Gaming in the Library???


Gaming Image by wallpaper4me (CC)

In this post we are required to choose a piece of scholarly information and share our thoughts on this. Gaming in some form or another has been part of our lives and as time goes on we often see digital gaming the type of gaming choice. I decided to look at a YouTube clip by Beth Galloway on the ‘Librarians Guide to Gaming!’ in Learning Pack D, as well as a quick look at the website that Beth refers to.

I thought the clip by Beth Galloway would be interesting as I never really thought about gaming in the library or its purpose. Beth states that ‘today literacy is more than just reading and writing. 21st century literacy is digital. Information Communication Technology as well as media, programming and visual. These 21st century skills require reading, understanding and evaluating information in order to think critically, draw conclusions and make informed decisions.’


Board Game Image by Moebius Noodles (CC)

Gaming provides students with the opportunity to develop the necessary skills that will in turn help them in the classroom or even assist in them getting a job. It is a fun way of learning the necessary 21st century skills; and it also improves the libraries attendance rates and loans, as students often utilise other sections of the library while they are there. Not only is gaming useful in a library context, but also the classroom context.


Gaming Image by macleans (CC)

Gaming doesn’t necessarily need to be video games, but is often more favourable if it is. This is something I touched on with my first assignment, as it really fascinates me how we can engage students in ways that will make learning truly meaningful. Why does learning need to be based at a desk with a pencil and some paper? Why not teach problem solving and literacy through games if this helps students learn? Maybe we need to limit the amount of resources we spend money on that are simply thrown away and invest in some quality games that will last and be used a great deal more? I believe that we as educators need to think outside of the box and the clip below is a great example of how you can use video gaming in the library with great success. These are questions that I am starting to ask myself and hope that one day we can more closer towards in our classrooms.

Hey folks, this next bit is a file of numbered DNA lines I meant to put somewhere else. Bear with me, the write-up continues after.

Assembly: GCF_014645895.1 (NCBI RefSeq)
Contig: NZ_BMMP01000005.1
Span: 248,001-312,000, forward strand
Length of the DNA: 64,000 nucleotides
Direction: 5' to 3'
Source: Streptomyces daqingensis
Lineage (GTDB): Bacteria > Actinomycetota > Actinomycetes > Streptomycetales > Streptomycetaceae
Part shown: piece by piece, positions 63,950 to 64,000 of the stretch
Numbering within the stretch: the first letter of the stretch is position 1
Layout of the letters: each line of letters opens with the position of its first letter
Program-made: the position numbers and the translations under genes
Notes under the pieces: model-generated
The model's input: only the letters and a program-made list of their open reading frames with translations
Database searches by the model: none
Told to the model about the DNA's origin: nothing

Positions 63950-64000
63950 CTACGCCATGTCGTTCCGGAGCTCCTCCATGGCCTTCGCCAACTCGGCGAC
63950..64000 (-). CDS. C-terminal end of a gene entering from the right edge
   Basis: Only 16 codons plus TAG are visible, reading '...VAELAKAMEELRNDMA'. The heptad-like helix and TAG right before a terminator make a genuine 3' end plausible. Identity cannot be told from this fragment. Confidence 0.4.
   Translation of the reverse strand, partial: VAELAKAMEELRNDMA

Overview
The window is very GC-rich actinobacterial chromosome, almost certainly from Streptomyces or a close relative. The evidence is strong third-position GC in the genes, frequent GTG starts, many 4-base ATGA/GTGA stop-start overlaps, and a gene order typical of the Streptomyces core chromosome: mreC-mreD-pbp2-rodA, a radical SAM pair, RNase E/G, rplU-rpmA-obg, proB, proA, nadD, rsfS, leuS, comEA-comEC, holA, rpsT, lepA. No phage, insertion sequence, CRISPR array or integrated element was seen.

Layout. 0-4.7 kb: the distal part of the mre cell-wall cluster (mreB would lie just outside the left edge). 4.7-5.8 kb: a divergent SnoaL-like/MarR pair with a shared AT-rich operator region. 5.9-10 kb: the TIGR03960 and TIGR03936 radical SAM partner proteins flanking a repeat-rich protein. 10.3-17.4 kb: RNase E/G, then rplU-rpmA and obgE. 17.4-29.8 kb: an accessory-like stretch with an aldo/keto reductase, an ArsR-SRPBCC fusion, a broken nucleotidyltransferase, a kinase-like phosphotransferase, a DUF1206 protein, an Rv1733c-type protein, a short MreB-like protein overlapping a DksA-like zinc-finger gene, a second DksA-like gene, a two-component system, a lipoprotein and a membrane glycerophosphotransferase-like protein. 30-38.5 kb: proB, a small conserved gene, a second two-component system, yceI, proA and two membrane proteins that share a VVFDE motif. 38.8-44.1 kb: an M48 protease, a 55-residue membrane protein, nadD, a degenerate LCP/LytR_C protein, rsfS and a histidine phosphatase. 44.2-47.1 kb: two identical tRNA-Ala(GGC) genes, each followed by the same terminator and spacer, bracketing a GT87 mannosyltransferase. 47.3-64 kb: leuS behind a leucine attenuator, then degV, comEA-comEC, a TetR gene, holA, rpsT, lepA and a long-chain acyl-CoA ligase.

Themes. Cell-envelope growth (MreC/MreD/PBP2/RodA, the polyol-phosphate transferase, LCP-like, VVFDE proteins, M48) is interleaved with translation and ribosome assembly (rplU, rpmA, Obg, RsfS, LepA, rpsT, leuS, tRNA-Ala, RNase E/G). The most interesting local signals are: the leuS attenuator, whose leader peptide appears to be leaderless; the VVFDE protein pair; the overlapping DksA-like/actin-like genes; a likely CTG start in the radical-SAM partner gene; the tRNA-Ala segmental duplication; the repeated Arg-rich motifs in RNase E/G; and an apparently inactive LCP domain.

AmLibraryAssociation: Gaming at Oak Park Public Library Retrieved on 8 October, 2013.

Beth Galloway: Welcome to the librarian’s guide to gaming! (6 mins 59 secs)


3 thoughts on “Gaming in the Library???

  1. Gaming sure has proven to be a popular way to engage kids in learning! People seem to think that using games is a new phenomena but I recall in my 25 years of teaching using a number of fantastic games to create engaging lessons and activities, particularly in some challenging school environments. My very first computer games was Read Rabbit played on a brand new Apple Classic (green screen) very small computer with a real floppy disc and 23 Year 2 students!!
    Later on I recall creating whole units of work around the game “Where in The world is Carmen San Diego?”. This brilliant game is still around and Carmen even has a twitter account and face book page.
    Other games I have used in the past include “Raft Away River”, all about the Gold Rushes and “Pieces of Eight”, a pirate maths problem solving game.
    I guess the major difference is that now so many of these games include an online presence allowing for interactive multi player experiences.
    Gaming… a great way to learn!

  2. Stacey what an inspirational post. I really enjoyed the video from Oak Library, it’s a big motivator for more ICT based games within the school context. Just like you I am excited about this area and how it will develop within the library context. As a teacher I know that I utilise games within class lesson plans and remember fondly Zombies that my year 7 teacher let us play. Giving students not only the opportunity within the classroom but at lunch time is a great idea. The school I am based as a DRT at doesn’t consider gaming consoles and important lunch time activity and therefore doesn’t fund it. Which is unfortunate when the teacher-librarian is really experienced and could do so much around the subject. However I do believe that this is a subject that will be coming up more and more often in the future, simply due to the fact that students find ICT games so interesting. Maybe in the next ten years we might find ourselves delivering our lessons in a virtual ICT gaming context…it could be really interesting.

  3. Stacey I definitely agreed with you when you asked the question, “Why does learning need to be based at a desk with a pencil and some paper?” As a result of children being exposed to technology from such a young age, I do believe that we as educators have a responsibility to not just teach traditional literacy skills. We need to ensure that we are teaching students literacy skills that reflect real life , such as digital literacy. There are so many opportunities to incorporate these engaging games and technologies into classroom learning. However I also believe that it is about finding that happy medium…

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